Oswego County’s signature industry is caught in a downward spiral, according to a new report. Fewer people are fishing, those who do fish are coming to Lake Ontario and its tributary rivers less often, and the money to promote the regional fishing industry is shrinking.
The study, from New York Sea Grant, predicts that fishing trips to Lake Ontario will fall off by about a third in the next few years, draining $19 million from an $80 million business and costing 330 jobs.
$60 million of that $80 million was spent by anglers who live outside the county in which they were fishing.
(The annual report of the county’s Promotion and Tourism Office notes that bed tax revenues — one measure of the strength of local tourism — remained on an upward trend in 2008.)
Three things are happening at once to create the downward spiral.
First, fewer people are fishing. Dave White of New York Sea Grant says you might expect that as the Baby Boomers hit retirement age, they’d fish more. But he says what they tend to do is to sell their bigger boats and buy smaller ones, spending more time fishing waters safer for smaller boats such as Oneida Lake. Or they move away.
Second, those who are still fishing are fishing elsewhere more often. The study finds that fishing license sales peaked statewide in the mid-1990s and have generally (but not always) declined steadily since then. No county has more to lose that Oswego County. Before the fishing boom of the 90s, Oswego County was a consistent 7th among the 10 lakefront counties for fishing license sales. Beginning in 1977, the county rode a 15 year wave to become far and away the leader in fishing license sales, selling nearly 100,000 license in 1989 and 1990. Sales have fallen steadily since then, settling at about 60,000 licenses a year through 2007, good for second place in the state.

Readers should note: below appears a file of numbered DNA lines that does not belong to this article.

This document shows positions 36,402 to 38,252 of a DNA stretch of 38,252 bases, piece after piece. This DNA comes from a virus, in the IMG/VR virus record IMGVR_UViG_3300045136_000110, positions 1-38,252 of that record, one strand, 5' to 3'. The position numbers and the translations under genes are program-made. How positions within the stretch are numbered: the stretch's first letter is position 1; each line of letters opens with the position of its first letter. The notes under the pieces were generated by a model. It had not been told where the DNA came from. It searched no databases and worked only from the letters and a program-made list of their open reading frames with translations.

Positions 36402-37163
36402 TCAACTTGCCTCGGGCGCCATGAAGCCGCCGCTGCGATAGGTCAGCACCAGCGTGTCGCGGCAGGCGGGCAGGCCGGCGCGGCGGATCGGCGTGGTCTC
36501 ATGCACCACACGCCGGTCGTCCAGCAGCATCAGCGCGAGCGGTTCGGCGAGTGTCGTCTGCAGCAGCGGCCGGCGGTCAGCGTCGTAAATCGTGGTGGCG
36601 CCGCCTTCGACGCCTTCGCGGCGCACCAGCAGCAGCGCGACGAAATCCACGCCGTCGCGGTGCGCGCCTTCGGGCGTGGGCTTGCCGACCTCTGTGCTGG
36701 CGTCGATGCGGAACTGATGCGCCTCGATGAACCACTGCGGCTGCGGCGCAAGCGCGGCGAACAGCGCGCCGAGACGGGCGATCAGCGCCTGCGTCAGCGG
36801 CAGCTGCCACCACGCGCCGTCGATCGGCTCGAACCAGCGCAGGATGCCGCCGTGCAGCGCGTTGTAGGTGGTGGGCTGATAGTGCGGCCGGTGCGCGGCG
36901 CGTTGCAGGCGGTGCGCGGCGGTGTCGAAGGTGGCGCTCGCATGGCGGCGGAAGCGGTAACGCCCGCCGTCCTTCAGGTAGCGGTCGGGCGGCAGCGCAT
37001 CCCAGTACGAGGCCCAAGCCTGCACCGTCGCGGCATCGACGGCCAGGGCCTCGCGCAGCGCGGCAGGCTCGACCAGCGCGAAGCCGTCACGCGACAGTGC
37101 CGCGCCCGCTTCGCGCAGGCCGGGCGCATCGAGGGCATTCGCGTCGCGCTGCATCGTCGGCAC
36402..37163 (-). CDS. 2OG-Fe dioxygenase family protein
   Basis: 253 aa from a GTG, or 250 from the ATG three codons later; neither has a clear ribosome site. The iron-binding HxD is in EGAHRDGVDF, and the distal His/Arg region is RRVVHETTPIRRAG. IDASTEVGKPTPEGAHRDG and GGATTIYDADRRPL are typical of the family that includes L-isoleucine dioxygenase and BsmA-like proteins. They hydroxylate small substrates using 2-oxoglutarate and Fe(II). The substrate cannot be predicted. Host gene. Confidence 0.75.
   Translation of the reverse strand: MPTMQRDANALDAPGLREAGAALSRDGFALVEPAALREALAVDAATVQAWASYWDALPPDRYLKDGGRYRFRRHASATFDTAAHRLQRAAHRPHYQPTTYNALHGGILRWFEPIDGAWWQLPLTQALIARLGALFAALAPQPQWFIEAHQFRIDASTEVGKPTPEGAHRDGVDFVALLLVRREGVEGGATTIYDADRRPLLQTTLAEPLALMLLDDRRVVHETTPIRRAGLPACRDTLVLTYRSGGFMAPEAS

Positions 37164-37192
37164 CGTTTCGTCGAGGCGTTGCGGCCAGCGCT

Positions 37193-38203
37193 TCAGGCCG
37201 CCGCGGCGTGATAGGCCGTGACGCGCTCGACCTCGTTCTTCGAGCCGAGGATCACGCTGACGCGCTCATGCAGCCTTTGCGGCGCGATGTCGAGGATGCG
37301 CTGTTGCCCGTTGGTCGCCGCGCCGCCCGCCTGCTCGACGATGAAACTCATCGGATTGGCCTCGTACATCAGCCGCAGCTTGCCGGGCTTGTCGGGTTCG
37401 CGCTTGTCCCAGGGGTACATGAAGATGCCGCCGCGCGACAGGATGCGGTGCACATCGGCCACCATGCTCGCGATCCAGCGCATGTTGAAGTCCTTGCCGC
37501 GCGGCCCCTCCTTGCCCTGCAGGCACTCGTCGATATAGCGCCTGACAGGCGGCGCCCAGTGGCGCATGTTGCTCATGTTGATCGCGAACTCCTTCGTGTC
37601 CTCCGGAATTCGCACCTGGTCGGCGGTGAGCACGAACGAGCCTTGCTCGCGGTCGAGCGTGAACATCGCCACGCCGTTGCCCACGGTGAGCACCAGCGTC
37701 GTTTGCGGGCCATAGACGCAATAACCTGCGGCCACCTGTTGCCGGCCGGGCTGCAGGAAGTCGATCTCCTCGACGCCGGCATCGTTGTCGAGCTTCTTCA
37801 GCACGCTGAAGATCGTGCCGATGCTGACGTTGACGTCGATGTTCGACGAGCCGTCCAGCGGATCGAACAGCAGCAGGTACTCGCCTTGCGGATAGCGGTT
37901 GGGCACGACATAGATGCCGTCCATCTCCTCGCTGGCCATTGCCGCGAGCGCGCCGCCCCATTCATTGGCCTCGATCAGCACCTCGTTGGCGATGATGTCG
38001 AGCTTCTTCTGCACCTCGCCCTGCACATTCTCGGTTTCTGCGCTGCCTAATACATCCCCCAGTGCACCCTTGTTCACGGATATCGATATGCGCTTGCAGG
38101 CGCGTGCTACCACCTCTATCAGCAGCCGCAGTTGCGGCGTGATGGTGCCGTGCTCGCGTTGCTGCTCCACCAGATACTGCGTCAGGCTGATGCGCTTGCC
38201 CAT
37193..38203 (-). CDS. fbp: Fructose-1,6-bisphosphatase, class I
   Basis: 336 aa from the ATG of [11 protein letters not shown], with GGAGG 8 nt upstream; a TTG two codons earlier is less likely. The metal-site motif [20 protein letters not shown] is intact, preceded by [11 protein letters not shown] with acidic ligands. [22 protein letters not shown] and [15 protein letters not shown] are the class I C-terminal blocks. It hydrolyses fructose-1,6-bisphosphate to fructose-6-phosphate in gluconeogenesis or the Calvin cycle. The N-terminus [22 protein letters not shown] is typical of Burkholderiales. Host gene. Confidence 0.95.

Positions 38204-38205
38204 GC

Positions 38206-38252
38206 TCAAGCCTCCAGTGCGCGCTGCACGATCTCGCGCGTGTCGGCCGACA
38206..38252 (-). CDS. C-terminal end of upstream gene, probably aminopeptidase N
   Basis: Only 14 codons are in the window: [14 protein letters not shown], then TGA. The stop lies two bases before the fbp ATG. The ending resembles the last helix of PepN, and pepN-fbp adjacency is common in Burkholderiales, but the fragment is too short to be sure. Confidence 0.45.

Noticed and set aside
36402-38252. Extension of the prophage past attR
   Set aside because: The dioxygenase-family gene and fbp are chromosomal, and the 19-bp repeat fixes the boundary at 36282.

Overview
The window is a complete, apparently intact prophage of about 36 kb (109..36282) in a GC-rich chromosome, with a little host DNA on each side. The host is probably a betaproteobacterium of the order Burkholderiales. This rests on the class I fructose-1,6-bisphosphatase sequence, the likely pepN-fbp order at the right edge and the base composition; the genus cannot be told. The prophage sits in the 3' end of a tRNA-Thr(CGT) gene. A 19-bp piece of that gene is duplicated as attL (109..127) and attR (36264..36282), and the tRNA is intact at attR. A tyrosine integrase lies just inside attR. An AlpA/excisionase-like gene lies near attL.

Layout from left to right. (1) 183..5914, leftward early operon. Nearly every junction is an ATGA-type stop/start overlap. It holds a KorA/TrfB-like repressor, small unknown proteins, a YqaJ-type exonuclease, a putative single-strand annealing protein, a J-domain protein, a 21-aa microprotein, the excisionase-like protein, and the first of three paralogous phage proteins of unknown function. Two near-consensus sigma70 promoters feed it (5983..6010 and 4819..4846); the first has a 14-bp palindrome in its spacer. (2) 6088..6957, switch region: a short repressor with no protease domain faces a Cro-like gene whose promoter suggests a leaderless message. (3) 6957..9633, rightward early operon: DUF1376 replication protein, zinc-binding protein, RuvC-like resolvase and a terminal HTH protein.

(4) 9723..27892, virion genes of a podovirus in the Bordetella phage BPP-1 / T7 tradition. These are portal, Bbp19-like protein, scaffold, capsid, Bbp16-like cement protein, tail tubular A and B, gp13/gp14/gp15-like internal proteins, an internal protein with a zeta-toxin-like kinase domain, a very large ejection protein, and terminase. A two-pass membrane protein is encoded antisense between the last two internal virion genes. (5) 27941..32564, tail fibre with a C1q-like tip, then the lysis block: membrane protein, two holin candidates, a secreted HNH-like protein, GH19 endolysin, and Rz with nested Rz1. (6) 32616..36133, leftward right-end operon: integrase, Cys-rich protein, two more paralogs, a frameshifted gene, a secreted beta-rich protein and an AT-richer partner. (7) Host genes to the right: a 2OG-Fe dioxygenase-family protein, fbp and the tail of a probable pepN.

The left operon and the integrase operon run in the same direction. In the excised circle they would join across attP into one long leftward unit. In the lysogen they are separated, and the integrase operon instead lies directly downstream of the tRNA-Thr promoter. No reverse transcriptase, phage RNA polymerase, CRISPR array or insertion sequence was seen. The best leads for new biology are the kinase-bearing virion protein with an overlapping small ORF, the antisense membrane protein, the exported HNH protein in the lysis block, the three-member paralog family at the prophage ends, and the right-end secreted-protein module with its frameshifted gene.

And third, the money to market the state’s fishing communities has been cut as state, county and local budgets come under increasing pressure. Money to advertise to out-of-state sportsmen is “one of the first things to come off the plate,” said White.
White said the study finds that the decline doesn’t have to be as harsh as predicted. He said his agency, an arm of Cornell Cooperative Extension, will try to work with counties and fishing communities over the winter to try to pool resources and look for new ways to get the word out about the quality of fishing along Lake Ontario.
He said the agency will also look for novel ways to let young people know about fishing. “Is there an opportunity to talk in the gym classes about angling because it’s an aerobic activity” that also allows teachers to discuss ethics and the environment, he said.
The news on the Lake Ontario fishery is not all bad. White said that because there are fewer anglers on the lake’s waters, “those people who are doing it are enjoying an exceptional opportunity,” catching more fish and larger fish. He said that though these waters are known for their salmon fishing, fishing for bass and walleye fishing is emerging as a growth area.